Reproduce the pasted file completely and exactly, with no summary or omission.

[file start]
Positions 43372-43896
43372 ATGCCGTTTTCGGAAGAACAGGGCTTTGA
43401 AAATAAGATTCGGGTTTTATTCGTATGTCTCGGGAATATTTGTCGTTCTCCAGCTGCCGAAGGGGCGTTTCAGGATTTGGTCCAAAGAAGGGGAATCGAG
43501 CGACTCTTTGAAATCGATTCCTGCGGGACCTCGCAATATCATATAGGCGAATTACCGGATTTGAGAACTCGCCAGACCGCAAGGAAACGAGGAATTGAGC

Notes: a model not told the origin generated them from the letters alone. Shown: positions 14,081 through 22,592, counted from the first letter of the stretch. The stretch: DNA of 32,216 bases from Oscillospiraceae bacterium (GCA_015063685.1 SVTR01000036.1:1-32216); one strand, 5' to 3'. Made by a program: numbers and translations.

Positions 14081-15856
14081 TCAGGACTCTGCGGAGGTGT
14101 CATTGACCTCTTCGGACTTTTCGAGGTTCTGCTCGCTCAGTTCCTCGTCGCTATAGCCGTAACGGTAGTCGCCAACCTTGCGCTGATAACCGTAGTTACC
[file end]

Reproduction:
Positions 43372-43896
43372 ATGCCGTTTTCGGAAGAACAGGGCTTTGA
43401 AAATAAGATTCGGGTTTTATTCGTATGTCTCGGGAATATTTGTCGTTCTCCAGCTGCCGAAGGGGCGTTTCAGGATTTGGTCCAAAGAAGGGGAATCGAG
43501 CGACTCTTTGAAATCGATTCCTGCGGGACCTCGCAATATCATATAGGCGAATTACCGGATTTGAGAACTCGCCAGACCGCAAGGAAACGAGGAATTGAGC

Notes: a model not told the origin generated them from the letters alone. Shown: positions 14,081 through 22,592, counted from the first letter of the stretch. The stretch: DNA of 32,216 bases from Oscillospiraceae bacterium (GCA_015063685.1 SVTR01000036.1:1-32216); one strand, 5' to 3'. Made by a program: numbers and translations.

Positions 14081-15856
14081 TCAGGACTCTGCGGAGGTGT
14101 CATTGACCTCTTCGGACTTTTCGAGGTTCTGCTCGCTCAGTTCCTCGTCGCTATAGCCGTAACGGTAGTCGCCAACCTTGCGCTGATAACCGTAGTTACC